An employer is not always (in fact, not often) looking for the finished product. If you’re going for junior roles this is even more true. The tech world is so in need of developers; so many companies are willing to take on coders that show potential and mould them in their image. There are a great number of companies that aren’t willing to do that, but the job application game is a game of numbers, in the end.

Be able to think about the coding process on a more abstract level.

This is where your studying is going to come in handy. Make sure you get a good grasp of concepts, and not just code. In my interview, for example, I was asked about Functional vs Object-Oriented Programming. You may be able to do one thing really, really well, but the vast majority of employers are looking for someone more versatile. It very much dovetails from my first point: if you can grasp abstract concepts, then not only can you pick up and adapt to new technologies, but you can see the bigger picture. If you can see the bigger picture, you can carry out their vision for years to come.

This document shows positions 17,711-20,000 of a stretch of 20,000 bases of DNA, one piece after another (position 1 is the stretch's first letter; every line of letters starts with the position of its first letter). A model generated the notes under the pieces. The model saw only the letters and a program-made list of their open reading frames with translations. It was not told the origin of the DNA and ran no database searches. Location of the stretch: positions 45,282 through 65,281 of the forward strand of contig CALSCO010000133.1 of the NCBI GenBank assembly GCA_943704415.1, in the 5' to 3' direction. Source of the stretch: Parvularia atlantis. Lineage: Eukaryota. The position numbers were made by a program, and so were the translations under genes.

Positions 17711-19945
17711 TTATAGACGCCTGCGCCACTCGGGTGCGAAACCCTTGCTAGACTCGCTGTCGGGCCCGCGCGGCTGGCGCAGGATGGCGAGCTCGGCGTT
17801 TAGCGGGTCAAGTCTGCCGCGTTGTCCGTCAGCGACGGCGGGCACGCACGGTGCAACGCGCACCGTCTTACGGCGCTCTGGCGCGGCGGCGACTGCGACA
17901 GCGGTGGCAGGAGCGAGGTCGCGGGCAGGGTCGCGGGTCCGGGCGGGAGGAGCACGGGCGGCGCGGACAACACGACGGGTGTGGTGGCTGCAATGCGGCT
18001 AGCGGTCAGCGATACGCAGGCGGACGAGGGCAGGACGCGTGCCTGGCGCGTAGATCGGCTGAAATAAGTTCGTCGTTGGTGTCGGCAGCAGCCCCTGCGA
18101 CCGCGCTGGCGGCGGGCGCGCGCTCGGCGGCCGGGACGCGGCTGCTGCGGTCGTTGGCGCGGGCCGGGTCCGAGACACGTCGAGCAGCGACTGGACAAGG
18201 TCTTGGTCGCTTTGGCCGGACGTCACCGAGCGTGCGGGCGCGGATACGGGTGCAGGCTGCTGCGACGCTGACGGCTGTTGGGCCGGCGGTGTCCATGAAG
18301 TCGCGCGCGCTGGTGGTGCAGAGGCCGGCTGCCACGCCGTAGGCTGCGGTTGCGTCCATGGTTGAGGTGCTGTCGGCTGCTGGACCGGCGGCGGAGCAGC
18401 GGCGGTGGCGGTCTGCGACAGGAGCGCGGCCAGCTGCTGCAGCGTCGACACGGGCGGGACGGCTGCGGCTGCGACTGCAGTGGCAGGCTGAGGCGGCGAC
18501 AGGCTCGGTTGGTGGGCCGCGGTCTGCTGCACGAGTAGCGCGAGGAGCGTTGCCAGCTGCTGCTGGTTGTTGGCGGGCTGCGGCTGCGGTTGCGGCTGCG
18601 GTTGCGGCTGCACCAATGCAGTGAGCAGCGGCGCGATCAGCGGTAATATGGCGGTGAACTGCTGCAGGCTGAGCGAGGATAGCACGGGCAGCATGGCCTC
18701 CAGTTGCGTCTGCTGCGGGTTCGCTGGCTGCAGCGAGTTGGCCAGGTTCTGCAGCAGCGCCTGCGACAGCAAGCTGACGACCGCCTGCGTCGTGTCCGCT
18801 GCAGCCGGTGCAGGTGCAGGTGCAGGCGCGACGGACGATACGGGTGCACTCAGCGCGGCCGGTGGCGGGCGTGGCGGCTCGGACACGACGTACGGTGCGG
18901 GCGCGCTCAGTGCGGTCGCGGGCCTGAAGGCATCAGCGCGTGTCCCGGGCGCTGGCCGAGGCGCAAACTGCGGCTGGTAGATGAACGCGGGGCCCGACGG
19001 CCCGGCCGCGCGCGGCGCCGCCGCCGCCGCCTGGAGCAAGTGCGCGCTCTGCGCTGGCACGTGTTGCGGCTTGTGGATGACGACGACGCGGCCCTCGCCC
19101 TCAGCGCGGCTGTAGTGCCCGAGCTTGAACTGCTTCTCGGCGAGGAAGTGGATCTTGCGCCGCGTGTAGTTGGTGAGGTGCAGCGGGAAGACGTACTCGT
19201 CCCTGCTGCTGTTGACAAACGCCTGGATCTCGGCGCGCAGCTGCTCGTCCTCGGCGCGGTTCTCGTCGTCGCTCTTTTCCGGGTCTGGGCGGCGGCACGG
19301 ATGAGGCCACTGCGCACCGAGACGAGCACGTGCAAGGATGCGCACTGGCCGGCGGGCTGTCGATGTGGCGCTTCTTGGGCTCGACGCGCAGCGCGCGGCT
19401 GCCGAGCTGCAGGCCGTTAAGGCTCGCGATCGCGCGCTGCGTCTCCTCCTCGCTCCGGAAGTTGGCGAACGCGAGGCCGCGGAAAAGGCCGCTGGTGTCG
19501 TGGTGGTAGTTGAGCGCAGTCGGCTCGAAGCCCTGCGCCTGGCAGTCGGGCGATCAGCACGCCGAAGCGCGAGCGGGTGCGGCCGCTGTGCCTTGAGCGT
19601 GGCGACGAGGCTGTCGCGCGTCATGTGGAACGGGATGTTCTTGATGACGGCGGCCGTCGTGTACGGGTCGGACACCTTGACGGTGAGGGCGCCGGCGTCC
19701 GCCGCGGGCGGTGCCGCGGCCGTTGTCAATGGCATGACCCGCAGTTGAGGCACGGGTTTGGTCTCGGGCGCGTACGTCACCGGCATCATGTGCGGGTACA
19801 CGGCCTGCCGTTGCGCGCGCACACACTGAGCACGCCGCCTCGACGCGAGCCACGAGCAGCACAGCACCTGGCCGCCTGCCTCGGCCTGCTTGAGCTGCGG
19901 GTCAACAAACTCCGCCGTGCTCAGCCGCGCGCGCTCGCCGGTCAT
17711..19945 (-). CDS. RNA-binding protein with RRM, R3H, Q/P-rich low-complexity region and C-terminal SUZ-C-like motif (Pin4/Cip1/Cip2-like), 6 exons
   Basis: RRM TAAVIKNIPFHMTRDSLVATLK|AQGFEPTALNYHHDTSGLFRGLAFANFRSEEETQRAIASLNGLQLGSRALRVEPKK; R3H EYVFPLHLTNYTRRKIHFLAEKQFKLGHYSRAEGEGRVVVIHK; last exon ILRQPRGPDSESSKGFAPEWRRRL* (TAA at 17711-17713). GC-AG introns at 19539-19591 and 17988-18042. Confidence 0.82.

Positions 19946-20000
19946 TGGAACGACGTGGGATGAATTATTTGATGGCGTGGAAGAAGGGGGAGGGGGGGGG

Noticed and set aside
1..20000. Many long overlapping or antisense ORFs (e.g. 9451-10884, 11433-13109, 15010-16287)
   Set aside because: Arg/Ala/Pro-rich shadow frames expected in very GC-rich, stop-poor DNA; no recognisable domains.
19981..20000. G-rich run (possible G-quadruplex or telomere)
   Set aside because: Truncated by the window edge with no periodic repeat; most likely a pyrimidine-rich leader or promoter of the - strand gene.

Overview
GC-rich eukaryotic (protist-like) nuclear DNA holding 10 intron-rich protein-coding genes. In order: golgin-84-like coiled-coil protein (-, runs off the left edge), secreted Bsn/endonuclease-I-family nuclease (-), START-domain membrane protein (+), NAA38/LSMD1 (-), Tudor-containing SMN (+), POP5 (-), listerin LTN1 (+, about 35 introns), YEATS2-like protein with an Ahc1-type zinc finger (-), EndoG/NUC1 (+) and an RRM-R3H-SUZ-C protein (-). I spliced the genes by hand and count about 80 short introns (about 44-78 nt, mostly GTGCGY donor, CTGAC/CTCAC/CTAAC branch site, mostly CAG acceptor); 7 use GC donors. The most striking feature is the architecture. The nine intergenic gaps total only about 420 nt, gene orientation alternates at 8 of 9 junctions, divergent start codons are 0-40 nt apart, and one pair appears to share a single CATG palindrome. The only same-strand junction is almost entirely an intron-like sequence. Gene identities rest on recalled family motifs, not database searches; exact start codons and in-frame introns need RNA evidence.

Some ways you might be able to work on this are:

  • Study programming concepts and forming solid, well-reasoned arguments around why you follow certain schools of thought.
  • Don’t just practice frameworks and nifty tools. Brush up on your raw coding skills, algorithms, systems design, history of computing etc..
  • 2-for-1 deal with tip #1: Engage with the community via podcasts/twitter/conferences/whatever, and keep up with the plethora of abstract debates raging around the software development ecosystem.

Show that you are more than just a coder.